God’s Covenant with Noah (Genesis 9:1-19)
Once again on dry land with this new beginning, Noah's first act is to build an altar to the Lord (Gen. 8:20). Here he offers sacrifices that please God, who resolves never again to destroy humanity "as long as the earth endures, seedtime and harvest, cold and heat, summer and winter, day and night, shall not cease" (Gen. 8:22). God binds himself to a covenant with Noah and his descendants, promising never to destroy the earth by flood (Gen. 9:8-17). God gives the rainbow as a sign of his promise. Although the earth has radically changed again, God’s purposes for work remain the same. He repeats his blessing and promises that Noah and his sons will “be fruitful and multiply, and fill the earth” (Gen. 9:1). He affirms his promise of provision of food through their work (Gen. 9:3). In return he sets requirements for justice among humans and for the protection of all creatures (Gen. 9:4-6).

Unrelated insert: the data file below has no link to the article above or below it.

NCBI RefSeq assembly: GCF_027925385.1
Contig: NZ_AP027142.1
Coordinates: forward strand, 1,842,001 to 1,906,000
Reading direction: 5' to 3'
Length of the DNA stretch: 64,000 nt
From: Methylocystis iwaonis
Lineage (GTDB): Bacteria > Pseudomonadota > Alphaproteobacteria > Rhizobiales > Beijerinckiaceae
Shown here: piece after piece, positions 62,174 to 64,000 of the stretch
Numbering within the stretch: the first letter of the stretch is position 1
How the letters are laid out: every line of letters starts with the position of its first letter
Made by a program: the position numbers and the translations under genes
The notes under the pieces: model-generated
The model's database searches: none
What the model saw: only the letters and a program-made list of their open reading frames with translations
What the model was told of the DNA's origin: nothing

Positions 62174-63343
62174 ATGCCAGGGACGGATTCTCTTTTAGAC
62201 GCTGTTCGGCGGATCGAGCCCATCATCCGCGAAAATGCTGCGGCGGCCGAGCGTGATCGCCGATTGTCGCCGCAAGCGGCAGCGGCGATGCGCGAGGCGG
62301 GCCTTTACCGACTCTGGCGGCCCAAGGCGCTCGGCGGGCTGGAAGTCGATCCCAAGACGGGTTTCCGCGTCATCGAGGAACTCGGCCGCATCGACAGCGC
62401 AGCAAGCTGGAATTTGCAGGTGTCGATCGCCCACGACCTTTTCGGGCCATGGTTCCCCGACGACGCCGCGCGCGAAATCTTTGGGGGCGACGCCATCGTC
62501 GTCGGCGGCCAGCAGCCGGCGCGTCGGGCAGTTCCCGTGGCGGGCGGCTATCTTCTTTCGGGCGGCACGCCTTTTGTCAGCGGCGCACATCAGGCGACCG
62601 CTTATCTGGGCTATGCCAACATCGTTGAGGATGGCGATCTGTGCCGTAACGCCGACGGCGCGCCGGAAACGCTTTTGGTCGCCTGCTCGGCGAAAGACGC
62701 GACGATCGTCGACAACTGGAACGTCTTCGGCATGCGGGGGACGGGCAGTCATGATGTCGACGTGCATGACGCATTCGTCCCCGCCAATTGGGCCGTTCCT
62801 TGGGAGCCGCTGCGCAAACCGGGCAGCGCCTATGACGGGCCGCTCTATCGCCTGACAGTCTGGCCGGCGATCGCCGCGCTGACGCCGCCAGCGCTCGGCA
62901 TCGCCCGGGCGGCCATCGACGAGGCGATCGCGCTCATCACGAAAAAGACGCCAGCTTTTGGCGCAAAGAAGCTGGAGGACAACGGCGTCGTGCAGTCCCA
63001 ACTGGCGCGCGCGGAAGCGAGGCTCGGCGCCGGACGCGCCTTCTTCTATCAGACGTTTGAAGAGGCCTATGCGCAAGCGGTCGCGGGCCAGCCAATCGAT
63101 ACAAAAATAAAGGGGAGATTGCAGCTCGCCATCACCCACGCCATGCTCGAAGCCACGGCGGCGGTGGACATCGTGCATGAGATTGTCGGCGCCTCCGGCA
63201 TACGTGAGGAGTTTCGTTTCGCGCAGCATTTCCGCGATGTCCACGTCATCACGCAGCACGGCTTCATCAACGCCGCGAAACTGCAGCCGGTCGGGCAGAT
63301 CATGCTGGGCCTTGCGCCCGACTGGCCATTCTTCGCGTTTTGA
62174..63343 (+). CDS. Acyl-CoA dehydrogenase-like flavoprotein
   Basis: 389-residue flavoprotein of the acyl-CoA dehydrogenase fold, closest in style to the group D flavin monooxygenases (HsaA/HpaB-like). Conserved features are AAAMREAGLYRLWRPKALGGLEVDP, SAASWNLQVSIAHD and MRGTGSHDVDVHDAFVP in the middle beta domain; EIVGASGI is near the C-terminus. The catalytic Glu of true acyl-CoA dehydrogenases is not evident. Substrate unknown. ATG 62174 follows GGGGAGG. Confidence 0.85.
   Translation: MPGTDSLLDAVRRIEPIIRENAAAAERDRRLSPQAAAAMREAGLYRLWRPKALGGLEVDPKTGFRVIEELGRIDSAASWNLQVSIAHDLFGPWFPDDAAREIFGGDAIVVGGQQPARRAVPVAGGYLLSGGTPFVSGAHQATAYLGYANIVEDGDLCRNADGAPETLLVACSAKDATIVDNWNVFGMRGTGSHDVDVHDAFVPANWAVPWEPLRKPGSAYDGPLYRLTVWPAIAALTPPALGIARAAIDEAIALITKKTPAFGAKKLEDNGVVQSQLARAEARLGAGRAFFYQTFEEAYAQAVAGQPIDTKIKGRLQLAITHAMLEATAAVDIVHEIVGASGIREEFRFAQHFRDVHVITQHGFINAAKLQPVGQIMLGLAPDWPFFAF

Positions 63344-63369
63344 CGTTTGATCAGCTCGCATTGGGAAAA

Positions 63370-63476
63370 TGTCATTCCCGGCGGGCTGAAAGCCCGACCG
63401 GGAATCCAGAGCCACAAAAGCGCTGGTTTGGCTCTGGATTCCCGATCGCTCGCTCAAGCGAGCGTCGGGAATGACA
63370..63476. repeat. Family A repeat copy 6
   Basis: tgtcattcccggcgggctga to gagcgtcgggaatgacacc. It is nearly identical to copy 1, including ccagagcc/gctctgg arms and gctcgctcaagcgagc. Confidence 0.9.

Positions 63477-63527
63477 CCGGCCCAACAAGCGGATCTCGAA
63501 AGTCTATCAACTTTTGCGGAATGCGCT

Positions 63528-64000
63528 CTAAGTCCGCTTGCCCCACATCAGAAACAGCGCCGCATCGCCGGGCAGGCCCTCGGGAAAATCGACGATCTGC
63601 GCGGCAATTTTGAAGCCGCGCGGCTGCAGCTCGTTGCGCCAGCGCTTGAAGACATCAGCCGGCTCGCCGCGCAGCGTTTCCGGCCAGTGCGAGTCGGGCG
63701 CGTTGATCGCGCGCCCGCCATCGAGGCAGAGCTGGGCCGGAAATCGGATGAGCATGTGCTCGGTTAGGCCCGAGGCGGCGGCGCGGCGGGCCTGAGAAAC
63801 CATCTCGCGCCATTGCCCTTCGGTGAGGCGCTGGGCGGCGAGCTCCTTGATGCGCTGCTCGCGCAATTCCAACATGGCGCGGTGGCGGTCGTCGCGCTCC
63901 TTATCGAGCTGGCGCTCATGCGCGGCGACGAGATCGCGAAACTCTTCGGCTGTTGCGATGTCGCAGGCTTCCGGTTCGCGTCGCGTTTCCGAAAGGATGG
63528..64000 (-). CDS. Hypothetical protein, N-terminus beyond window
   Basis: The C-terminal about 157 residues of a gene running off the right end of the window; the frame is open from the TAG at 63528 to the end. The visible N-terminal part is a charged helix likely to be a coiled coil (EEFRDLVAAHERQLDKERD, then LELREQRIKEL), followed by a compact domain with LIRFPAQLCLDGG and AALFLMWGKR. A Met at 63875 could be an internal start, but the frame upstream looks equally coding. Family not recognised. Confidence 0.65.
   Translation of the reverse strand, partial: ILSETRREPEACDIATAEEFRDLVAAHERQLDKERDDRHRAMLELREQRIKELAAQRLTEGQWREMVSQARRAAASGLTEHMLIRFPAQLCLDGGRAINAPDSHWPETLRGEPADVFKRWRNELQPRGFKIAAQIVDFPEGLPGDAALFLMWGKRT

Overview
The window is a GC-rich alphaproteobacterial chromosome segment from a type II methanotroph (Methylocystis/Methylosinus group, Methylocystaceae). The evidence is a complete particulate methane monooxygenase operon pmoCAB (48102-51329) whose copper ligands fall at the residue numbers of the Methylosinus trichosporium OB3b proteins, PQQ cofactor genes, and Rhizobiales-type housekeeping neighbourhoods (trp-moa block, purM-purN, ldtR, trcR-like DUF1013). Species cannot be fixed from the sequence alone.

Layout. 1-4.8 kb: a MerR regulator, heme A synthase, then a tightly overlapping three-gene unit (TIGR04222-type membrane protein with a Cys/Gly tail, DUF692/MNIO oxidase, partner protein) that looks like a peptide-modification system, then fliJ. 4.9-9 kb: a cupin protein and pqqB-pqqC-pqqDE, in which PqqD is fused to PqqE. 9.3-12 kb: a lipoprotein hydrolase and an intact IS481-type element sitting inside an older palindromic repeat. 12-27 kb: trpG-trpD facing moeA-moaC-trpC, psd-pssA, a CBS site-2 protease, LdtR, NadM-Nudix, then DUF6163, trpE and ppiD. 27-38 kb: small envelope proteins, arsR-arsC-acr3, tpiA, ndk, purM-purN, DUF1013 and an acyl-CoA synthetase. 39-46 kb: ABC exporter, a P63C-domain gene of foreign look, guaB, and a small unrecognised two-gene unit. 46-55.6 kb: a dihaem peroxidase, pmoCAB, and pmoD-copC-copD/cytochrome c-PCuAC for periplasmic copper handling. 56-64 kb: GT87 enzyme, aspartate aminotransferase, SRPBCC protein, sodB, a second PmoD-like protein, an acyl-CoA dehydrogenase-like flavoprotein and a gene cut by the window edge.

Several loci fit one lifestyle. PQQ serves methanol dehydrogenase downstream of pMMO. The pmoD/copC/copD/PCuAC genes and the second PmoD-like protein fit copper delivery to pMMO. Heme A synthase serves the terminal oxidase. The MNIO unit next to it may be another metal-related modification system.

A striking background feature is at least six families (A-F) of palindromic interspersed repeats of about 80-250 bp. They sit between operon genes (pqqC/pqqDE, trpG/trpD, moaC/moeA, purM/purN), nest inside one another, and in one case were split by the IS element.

The Hebrew word translated "rainbow" actually omits the sense of “rain.” It refers simply to a bow—a battle and hunting tool. Waltke notes that in ancient Near East mythologies, stars in the shape of a bow were associated with the anger or hostility of the god, but that “here the warrior’s bow is hung up, pointed away from the earth.” Meredith Kline observes that "the symbol of divine bellicosity and hostility has been transformed into a token of reconciliation between God and man." The relaxed bow stretches from earth to heaven, from horizon to horizon. An instrument of war has become a symbol of peace through God's covenant with Noah.
Bruce K. Waltke, Genesis: A Commentary (Grand Rapids: Zondervan, 2001), 146.
Meredith G. Kline, Kingdom Prologue: Genesis Foundations for a Covenantal Worldview (Eugene, OR: Wipf & Stock, 2006), 152.